In their latest installment of The Untold Truth, the folks at Looper examine one of the most enduring and controversial films ever created: The Exorcist. Directed by William Friedkin and released in 1973, the film is still widely considered the most terrifying horror movie in existence. It’s become the benchmark against which all possession/exorcism films are measured and a blueprint for countless filmmakers to follow.
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40+ years later, information and behind the scenes details are still emerging, adding to the film’s legacy and mystique. The video below is a must-watch for even the most educated Exorcist fan, as it speaks to the film’s enduring impact on popular culture. If you can’t stream, the main revelations are listed and briefly summarized below the video. Enjoy!
Official Synopsis: Few Hollywood films have caused as much controversy as The Exorcist. Its theatrical release in 1973 terrified and outraged audiences with a grotesque tale of possession, and despite barely escaping a bad rating, it made history by becoming the first horror film to earn a Best Picture Oscar nomination. It’s still considered one of the scariest movies ever made, but the intrigue surrounding The Exorcist isn’t limited to its shock value. In fact, some of the most compelling aspects of the movie come from behind the scenes. Here are some lesser-known facts about the classic that’s been “turning heads” for over 40 years…
Real-Life Roots: The Exorcist is loosely based on the story of an unnamed youth dubbed “Roland Doe” who, in the 1940’s, received an exorcism under the oversight of the Roman Catholic Church. While the case has been covered extensively, most now believe Roland was a troubled boy with psychological issues—not actually possessed. Novelist William Peter Blatty originally intended to write a nonfiction study of the case, but was discouraged by the Jesuits who served as consultants; it was then he decided on the fictional approach featuring a young woman.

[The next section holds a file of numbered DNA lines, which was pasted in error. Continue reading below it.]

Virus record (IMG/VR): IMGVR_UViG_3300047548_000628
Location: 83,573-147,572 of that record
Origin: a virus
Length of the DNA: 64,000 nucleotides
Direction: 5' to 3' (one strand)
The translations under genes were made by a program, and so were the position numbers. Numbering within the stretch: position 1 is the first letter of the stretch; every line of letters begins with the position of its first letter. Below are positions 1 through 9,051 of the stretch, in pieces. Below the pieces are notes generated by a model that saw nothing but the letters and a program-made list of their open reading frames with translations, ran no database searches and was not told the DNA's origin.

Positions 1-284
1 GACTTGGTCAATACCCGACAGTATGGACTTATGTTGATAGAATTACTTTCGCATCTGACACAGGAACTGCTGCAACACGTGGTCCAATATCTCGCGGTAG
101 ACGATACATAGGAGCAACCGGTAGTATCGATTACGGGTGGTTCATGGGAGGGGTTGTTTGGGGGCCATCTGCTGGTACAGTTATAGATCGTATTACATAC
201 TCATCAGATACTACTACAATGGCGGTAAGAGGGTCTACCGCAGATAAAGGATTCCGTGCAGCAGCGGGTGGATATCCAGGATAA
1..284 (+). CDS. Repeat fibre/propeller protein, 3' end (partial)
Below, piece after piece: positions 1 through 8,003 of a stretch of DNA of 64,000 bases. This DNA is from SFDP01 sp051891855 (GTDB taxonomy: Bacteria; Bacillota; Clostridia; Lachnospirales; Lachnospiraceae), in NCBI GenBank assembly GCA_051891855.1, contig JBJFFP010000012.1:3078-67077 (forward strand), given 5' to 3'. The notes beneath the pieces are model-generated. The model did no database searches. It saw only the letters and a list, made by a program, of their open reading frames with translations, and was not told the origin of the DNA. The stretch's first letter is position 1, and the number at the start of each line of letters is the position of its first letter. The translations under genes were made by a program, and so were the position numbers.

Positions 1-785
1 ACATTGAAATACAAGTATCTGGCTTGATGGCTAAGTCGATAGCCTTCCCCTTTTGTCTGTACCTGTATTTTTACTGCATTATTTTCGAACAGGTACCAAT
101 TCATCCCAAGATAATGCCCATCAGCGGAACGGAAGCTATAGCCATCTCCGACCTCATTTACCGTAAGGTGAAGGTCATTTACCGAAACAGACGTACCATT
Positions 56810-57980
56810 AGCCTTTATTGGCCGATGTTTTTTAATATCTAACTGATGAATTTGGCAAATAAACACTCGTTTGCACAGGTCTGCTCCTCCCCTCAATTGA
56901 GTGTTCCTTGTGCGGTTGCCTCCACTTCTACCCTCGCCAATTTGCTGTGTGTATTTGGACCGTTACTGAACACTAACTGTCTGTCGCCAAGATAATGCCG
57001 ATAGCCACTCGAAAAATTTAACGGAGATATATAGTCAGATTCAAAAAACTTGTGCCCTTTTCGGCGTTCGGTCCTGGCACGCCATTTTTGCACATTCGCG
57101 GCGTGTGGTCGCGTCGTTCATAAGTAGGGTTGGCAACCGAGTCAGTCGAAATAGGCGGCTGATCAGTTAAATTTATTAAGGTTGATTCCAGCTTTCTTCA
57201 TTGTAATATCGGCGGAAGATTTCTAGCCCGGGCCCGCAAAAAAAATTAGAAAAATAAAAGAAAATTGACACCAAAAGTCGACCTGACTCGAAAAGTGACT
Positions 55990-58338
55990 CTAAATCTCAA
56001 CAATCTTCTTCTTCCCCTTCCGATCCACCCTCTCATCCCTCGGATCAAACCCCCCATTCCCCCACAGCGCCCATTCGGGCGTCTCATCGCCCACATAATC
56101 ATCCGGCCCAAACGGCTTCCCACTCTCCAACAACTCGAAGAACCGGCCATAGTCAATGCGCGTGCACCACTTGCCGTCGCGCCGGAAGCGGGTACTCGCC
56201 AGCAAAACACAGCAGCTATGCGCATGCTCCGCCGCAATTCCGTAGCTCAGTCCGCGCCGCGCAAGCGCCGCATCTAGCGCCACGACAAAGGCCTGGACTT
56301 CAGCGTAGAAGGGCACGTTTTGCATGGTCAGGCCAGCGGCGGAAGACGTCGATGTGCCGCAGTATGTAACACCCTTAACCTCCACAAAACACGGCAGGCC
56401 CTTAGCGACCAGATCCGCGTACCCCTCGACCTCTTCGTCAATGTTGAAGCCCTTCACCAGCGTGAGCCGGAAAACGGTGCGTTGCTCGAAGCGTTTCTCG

Church Support: Many find it surprising that the Catholic Church fully supported the production and release of The Exorcist—and why not? It’s basically the story of superhero priests!
Cursed Production: Tales of a cursed production are infamous; from fires to injuries and seemingly supernatural occurrences—even a death, people still whisper about the real-life demonic forces meddling behind the scenes. Adding credence to the legend are reports that Friedkin hired a priest to bless the set as an added measure of protection.
Wild Release: Upon the film’s release, misguided zealots actually sent actress Linda Blair death threats, believing she actually was a vessel for evil. The release is also infamous for reports of people falling ill and even fainting while watching The Exorcist.
Anonymous Demon: While Pazuzu is named in the novel, the demon’s name is never uttered in the film. He’s only referred to by Regan (Blair) as Captain Howdy.
Low-budget Effects: Friedkin famously shot a real gun on set in order to get actors feeling jumpy before shooting. It’s also reported that he kept the set freezing cold in order to maximize the visible breathing of the actors. The vomit actually was just split pea soup.
Not a Horror Movie: Both Friedkin and Blatty have stated The Exorcist was never intended as a work of Horror. Friedkin saw it as a film about faith while Blatty sought to provide readers comfort by invoking a spiritual presence capable of banishing evil.
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